I started classes with Kathleen 4 weeks ago to help get Bug acclimated to non-rubber contacts. In October I realized that my dogs were running at my speed when both Carmen and Bug had the EXACT same time in a Tunnelers run. I decided I would change the way I run and try to run less conservatively.
One of the first things that Kathleen said when I started classes with her was to stop feeding Bug from my hand – I was ensuring he would be slowing down and running at my speed because he would be concerned about getting his reward. Ohhh…
Last night we had class and while Bug’s class was excellent (he continues to drive over the A-frame, I realized if I give him more lateral distance at the tire I don’t push him around it, and he began to conquer his teeter fear) – Ike’s class was truly stupendous.
Last week Kathleen commented that Ike is very precise but we want him to be acting more like he is chasing rodents or attacking teenagers than worrying about being precise. We worked a lot on “go” and really got him hyped about that game. Kathleen noticed that Ike slowed down when I used the phrase “C’mon” which has obviously become conditioned to mean “go slow” – I made a pledge to Ike that I would try very hard to drop that phrase.
Last night I did not use that phrase once, I rewarded frequently with tossed food, and I had a very speedy and SUPER happy Schnauzer. The Schnauzer grin was out all night!
Kathleen commented that my energy is different when I run Ike versus Bug. She said it might be because I have decided Ike is “retired” and class is for him to have fun and me to work on my training. Either way we agreed that I need to run Bug more like I have started running Ike.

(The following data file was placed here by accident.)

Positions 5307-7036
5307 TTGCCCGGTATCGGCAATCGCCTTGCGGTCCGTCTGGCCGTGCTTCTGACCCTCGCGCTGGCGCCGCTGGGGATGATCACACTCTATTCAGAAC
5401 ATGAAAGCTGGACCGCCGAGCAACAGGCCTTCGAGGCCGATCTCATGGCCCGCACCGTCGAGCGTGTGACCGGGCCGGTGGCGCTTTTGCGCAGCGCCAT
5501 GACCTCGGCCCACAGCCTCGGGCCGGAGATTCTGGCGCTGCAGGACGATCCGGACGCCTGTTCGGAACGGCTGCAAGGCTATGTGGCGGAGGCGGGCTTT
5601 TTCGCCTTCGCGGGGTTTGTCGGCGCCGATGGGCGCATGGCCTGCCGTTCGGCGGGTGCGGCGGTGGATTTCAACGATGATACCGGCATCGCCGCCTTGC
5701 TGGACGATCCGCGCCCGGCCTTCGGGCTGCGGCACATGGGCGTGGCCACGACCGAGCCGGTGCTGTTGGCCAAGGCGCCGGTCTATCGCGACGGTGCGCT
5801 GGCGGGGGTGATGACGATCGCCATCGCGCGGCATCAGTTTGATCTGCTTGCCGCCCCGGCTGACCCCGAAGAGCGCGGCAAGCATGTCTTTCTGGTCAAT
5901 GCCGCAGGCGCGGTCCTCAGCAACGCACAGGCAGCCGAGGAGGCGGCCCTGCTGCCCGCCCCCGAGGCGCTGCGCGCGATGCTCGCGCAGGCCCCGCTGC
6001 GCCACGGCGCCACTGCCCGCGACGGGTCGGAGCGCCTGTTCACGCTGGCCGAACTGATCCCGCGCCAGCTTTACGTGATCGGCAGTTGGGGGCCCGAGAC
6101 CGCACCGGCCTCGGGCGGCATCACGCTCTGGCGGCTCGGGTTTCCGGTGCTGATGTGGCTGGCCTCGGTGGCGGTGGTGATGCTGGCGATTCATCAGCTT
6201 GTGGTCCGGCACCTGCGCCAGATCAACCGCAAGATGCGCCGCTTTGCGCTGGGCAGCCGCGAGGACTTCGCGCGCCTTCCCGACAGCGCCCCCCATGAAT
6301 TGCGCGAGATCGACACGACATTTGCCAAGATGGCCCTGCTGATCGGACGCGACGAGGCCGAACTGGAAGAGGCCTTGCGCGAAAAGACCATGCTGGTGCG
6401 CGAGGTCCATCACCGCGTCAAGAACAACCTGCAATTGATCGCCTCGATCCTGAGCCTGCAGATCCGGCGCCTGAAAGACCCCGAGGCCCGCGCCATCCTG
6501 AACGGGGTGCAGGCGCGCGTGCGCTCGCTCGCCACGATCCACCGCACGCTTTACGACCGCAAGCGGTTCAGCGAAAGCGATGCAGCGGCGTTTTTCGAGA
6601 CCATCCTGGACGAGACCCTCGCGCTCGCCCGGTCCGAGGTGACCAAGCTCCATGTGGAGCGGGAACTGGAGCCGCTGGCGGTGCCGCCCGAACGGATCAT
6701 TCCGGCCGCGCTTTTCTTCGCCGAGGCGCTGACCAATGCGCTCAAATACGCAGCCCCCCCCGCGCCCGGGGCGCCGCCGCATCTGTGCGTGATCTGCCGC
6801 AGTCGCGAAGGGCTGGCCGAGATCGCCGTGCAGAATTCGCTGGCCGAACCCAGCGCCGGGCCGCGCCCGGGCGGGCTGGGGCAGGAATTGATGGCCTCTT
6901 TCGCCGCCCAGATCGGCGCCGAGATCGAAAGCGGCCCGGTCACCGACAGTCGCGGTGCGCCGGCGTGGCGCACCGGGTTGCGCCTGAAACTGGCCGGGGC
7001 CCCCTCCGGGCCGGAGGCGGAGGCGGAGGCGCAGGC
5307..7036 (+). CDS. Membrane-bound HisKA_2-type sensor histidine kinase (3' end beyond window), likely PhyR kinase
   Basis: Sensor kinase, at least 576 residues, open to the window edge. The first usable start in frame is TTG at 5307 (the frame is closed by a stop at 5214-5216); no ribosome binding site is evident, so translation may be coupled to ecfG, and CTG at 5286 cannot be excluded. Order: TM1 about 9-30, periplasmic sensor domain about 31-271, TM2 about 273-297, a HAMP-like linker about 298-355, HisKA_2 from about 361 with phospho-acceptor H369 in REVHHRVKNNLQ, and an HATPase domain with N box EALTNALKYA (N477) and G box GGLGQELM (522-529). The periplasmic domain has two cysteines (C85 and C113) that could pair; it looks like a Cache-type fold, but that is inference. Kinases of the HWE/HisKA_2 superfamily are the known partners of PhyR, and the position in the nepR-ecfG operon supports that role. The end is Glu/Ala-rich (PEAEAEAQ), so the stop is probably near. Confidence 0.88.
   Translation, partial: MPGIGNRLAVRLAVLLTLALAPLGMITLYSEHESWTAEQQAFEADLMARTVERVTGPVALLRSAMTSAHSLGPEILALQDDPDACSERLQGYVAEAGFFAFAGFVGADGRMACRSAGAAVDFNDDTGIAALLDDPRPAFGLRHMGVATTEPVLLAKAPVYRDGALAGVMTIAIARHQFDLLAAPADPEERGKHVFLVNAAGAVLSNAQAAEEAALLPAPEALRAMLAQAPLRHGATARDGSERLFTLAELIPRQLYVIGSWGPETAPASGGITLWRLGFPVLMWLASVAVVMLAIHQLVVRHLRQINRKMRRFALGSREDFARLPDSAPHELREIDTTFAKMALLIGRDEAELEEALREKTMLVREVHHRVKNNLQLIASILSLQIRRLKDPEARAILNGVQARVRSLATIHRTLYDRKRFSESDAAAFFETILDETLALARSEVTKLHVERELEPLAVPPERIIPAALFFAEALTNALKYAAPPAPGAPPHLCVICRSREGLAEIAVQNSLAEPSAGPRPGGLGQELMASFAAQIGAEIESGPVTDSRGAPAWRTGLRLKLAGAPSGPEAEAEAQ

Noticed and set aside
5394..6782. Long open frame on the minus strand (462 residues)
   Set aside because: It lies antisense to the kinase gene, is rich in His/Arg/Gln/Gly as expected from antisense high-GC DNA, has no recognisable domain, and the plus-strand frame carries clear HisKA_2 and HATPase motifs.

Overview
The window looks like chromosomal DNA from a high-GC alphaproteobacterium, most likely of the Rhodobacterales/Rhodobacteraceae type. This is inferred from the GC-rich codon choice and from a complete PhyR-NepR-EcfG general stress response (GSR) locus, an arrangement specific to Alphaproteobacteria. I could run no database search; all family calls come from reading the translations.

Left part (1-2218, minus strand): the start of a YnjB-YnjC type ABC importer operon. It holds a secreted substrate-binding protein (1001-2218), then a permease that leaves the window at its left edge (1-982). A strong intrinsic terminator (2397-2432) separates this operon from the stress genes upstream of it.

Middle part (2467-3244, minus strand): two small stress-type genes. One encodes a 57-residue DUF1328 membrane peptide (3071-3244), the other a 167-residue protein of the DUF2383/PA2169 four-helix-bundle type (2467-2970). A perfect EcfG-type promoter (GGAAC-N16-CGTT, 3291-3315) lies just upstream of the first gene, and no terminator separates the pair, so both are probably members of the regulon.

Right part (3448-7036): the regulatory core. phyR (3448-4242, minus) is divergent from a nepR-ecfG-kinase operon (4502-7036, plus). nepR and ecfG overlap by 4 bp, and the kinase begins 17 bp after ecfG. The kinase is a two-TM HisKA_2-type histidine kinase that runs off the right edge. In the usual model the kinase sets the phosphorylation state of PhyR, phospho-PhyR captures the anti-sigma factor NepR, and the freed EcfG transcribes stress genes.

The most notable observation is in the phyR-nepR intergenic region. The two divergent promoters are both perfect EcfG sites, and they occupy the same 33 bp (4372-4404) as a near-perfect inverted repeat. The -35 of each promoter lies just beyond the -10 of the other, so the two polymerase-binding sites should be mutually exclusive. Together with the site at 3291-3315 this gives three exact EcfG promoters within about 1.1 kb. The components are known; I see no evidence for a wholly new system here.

To top off yesterday’s classes was Susan Garrett’s post this morning, Aiming for Perfection where she discussed her recent attendance of a Tony Robbins seminar.
“Perfection is the lowest standard a human could ever take on because it is unattainable therefore you ultimately have no standard at all. You are preparing for failure, because that is your ultimate expectation.”
She said when she asks students what they are aiming for with ______ (fill in the blank), they often reply perfection. Now, I would never say that. I would say having fun with my dogs, a better performance, etc. But guess what? I think my mouth would say that – not my actions. It is true I am a perfectionist - and it can be a serious fault.
Do you know what EVERYONE who has seen Ike run in a trial says? “He is so precise – just slow.” “He is so perfect – just slow.” "He has the skills - he is just slow." Yes, very slow in a trial situation because apparently I have been aiming for perfection at the expense of fun without realizing it.
Susan said, ‘I tried to inspire people to exchange “perfect” for loads of fun and “roughly right”.' And boy does that hit home for me. It has not been a conscious decision, but I think unconsciously I have been aiming for perfection. Read the post, it is well worth reading even if you are not an SG fan.
Is it too early for New Year’s resolutions? Because I think I know what mine is, give up perfection and embrace roughly right.